The 8 Rb1 variation is always one of the most critical, the game Kovacs-Vovk being no exception. Black plays a well-known manoeuvre involving ...Bxe5-c7-a5, which can definitely be described as 'provocative'. In Game 4, where Black won, and the notes, both suggest that he is doing OK in this particular line, but he will need to know his theory.
In the traditional exchange variation with Bc4, many top players have been reacting with ...Na5 and ...b6. One of the most recent examples is Wang Yue-Navara, see Game Five. In fact both of these players have been willing to play this line with either colour!
In this hard-fought draw White pressed at first, but probably didn't have anything concrete. For his over-ambitious efforts he ended up having to defend a pawn-down rook ending. Theoretically, developments have been coming thick and fast and my best advice is therefore to keep reading this column, but that's hardly a surprise is it?
Another way of avoiding the heavy theory of 10...Bg4 is the solid 10...Qc7 line. In Game 6 Mchedlishvili employs an old line that Spassky once used to beat Fischer in 1970. Sometimes using a half-forgotten line has as much surprise value as a novelty, but in this particular case Villamayor reacted well and obtained the better of an entertaining draw.
In Game 7 Ivanchuk took the game out of the book by reacting to 10...Na5 with 11 Bb5:
A curious move that is almost unknown, but the idea of provoking 'a potentially weakening' ...a6 crops up in a number of recently-developed Grünfeld lines. After 11...Bd7, Ivanchuk dropped his bishop back with 12 Bd3 leaving Black with 'the extra developing move' ...Bc8-d7 over normal lines, another typically modern interpretation (see Game 9). This cunning manoeuvre changes the position sufficiently to take Black out of his comfort zone and so Morozevich had to find a way at the board to make Black's position work, (rather than 12...Bg4 leading play back into the main line which he clearly wanted to avoid!). Morozevich decided to employ the topical 'centre challenging' idea ...e5, but Ivanchuk seized the advantage after 13...e5?! and never let go. A good technical performance by the Ukrainian.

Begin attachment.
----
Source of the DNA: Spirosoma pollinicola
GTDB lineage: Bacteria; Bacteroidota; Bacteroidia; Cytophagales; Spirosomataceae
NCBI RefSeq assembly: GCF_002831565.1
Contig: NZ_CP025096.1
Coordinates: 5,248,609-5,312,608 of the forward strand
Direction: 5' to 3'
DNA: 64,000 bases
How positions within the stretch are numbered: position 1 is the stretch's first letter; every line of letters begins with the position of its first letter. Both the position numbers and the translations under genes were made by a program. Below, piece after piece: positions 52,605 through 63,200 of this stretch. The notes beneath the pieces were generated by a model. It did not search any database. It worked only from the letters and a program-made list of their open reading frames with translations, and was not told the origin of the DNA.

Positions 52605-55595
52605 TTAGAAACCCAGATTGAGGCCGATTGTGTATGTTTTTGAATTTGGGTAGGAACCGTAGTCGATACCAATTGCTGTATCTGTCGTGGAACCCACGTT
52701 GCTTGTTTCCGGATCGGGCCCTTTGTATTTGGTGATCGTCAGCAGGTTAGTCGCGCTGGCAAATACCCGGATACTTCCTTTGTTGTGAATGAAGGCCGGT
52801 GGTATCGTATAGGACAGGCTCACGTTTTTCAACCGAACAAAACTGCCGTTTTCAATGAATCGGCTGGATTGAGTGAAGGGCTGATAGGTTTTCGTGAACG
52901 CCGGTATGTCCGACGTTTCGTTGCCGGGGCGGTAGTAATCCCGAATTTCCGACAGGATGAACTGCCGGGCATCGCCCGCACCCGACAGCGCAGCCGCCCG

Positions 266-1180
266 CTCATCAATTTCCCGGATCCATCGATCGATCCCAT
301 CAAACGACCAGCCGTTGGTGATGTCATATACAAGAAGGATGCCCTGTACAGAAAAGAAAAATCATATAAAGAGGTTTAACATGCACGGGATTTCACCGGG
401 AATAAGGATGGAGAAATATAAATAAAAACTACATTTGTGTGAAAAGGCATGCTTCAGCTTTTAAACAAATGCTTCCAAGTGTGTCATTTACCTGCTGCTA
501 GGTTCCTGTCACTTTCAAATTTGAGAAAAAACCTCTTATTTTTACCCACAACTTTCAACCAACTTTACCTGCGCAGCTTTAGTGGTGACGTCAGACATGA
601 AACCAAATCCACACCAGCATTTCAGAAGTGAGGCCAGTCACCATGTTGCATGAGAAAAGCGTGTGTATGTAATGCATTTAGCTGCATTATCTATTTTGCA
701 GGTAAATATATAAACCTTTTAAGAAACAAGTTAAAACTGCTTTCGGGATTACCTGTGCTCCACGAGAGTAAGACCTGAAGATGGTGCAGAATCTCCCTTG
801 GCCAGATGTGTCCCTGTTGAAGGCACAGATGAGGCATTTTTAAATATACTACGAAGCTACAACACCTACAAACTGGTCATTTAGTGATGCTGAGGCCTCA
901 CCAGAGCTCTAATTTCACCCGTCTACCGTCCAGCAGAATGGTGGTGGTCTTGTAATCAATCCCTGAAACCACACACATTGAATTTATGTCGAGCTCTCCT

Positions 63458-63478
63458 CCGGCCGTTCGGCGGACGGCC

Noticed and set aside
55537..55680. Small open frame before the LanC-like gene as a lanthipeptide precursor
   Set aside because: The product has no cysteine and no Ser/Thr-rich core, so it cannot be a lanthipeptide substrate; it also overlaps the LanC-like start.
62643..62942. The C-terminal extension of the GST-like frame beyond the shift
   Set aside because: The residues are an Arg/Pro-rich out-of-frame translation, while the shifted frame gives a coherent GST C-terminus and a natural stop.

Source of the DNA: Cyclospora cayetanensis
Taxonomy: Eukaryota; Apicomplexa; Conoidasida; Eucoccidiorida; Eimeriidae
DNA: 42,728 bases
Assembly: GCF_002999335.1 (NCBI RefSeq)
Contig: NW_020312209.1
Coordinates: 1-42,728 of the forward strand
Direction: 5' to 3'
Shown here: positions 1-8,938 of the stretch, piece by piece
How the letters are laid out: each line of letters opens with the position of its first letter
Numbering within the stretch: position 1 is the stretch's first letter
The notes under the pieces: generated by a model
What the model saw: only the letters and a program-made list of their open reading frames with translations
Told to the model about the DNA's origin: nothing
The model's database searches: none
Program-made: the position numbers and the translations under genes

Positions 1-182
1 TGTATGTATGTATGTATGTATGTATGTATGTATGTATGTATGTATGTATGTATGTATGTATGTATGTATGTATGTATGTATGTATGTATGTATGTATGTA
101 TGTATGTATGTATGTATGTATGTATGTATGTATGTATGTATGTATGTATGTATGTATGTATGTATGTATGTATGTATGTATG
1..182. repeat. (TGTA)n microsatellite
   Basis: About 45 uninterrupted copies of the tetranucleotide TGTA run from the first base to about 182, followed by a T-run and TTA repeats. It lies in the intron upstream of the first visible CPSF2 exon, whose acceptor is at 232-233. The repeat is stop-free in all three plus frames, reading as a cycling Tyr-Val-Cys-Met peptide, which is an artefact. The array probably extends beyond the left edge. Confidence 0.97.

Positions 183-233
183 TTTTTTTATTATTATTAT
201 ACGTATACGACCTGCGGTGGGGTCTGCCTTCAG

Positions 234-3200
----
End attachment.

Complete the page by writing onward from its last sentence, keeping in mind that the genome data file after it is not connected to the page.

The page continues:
I'm not sure what to suggest for Black if he wants to avoid 12...Bg4 with standard but serious theory. I'm sure Ivanchuk's idea will be copied and several strong players are already working on a subtle move-order for Black, so we'll no doubt find out soon, maybe 13...Qc7 would have been better.
Peralta-Llaneza Vega in Game Eight was a fascinating struggle in the Exchange Sacrifice variation. Although Black eventually won, it seems that for most of the middlegame it was White who was pressing as he had more than enough compensation, but he blew it in time trouble.
Here after 17 Qd4 Black played 17...Bd7, but if I had to make a conclusion it would be that 17...Bf7 is more trustworthy. Anyway, the really top guys all seem to prefer 17...Bf7, perhaps with good reason!
Till next month, Glenn Flear